How do I sabotage my furnace!!!

Sounds like a nice marriage -- can't come to a mutual, intelligent, reasonable conclusion, can only trick one another into getting what you want. BTW, I have a 30-year-old Lennox and got three estimates for replacement recently. Using actual bills for last winter's heat (rather than guesstimates about the furnace's current efficiency), the BEST potential savings calculation was that it would take 15-16 years to pay for the new furnace (approximately 10%/month with a $200 fuel bill). So yes, it would pay back eventually, but as a fairly long-term investment. Nothing like the "few years" claimed in some of these postings. Every one of the salesmen switched in midstream from the "you'll save huge money" to the "you'll be more comfortable" tactic.
Jo Ann
mnbarrister wrote:

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our lennox duracurve 60+ or whatever dates back till about 1965 before we lived here.
it works fine.
a new high efficent will save gas but probably cost more in maintence and repairs.
still i want to replace it mostly to get central air which would be a pain to install in this old furnace
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OK, so I let her wear the pants sometimes...it's when she takes them off that gets my attention! It's give and take guys and she can give...and take........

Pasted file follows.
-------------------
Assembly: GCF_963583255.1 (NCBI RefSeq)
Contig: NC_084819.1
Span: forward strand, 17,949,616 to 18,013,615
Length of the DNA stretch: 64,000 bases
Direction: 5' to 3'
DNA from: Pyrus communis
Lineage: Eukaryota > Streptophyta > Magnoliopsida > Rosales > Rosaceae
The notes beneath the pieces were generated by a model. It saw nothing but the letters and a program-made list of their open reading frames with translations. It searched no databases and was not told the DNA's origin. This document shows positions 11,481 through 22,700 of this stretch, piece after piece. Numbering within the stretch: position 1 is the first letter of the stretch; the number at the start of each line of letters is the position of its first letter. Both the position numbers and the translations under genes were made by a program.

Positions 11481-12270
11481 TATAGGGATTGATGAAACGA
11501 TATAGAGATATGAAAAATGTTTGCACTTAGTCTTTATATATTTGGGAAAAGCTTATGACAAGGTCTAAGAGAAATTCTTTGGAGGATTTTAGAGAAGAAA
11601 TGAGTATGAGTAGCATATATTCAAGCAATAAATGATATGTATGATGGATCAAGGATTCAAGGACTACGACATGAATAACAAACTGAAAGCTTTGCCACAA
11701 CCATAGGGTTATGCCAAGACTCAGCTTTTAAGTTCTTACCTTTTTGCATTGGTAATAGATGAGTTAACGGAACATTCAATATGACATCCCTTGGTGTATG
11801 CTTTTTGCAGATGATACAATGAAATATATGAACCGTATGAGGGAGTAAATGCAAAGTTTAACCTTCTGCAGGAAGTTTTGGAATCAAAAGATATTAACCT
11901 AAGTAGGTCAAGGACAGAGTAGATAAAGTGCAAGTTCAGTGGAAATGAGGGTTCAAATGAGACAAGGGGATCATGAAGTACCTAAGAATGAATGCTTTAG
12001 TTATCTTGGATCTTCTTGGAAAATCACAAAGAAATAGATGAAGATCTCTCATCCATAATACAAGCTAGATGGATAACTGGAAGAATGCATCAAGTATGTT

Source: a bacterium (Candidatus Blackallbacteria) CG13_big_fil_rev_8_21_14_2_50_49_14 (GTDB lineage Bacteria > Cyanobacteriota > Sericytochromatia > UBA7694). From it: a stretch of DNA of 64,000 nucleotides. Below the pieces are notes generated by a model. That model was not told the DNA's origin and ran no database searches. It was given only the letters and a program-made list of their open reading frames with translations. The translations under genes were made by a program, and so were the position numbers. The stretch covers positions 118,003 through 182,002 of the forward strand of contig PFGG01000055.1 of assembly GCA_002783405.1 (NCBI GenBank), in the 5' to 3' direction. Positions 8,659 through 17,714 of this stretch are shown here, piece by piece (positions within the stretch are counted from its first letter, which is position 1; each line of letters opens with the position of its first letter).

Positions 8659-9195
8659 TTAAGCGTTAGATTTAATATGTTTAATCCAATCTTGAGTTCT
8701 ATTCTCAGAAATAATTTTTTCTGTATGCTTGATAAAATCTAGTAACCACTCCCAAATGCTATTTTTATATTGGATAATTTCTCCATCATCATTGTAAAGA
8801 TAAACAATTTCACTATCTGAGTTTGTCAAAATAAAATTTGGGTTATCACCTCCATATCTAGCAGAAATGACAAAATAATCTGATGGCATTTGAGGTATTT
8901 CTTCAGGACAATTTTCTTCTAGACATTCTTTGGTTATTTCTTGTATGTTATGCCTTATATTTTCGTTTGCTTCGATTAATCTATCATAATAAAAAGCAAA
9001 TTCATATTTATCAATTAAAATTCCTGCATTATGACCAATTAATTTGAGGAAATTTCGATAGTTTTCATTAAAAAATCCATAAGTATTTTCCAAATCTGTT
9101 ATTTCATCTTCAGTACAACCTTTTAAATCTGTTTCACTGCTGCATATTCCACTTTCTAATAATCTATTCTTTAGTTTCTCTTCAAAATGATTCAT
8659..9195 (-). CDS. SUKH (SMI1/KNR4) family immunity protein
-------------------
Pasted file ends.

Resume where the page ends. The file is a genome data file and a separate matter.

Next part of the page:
Now, she is also an engineer so no dumb blonde ideas...I need to break it so she won't know it.
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If she is an engineer, chances are she will spot sabotage. If she is a good engineer, she can easily explain why, or why not, the furnace should be replaced. She should be able to do a simple cost analysis based on efficiency, fuel cost, maintenance cost. Then a logical decision can be made.
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So - talk it over with her. Maybe the concern of a mid-winter breakdown will convince her.
What are her reasons for wanting to hang on to the furnace? For that matter, what are your reasons for wanting to replace it?
I tell you one thing, pulling s**t to get your way on a dumb thing like this isn't worth the price.
Banty
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mnbarrister wrote:

Super glue in the bearings might work and be hard to detect.
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I'm looking into buying a new furnace, and looking into the numbers. As it turns out, what the furnace guy told my wife, and reality are two very different things, so I was thinking of posting a web-site which describes how to make a realistic estimate of the real cost of one furnace over another. I'll let you know when it's done
The long and the short of it is that a furnace does not pay itself off over two to three years (unless your yearly gas bill is close to double the price of the new furnace, and you're moving from an 50% to 90% furnace...). Realisticly, you're looking at 8-10 years. As well, if you take time-value-of-money into account, the high-efficiency furnaces don't look as appealing. Everything depends on your gas bill, and current furnace of course, but I'll post all of that.
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replying to julvr, Creck wrote: I also have a 30 year old furnace that has a terrible mercury switch that just ticks for ever. We still have a home warranty, so we need this thing to die. We need to kill ours so the warranty company will cover it.
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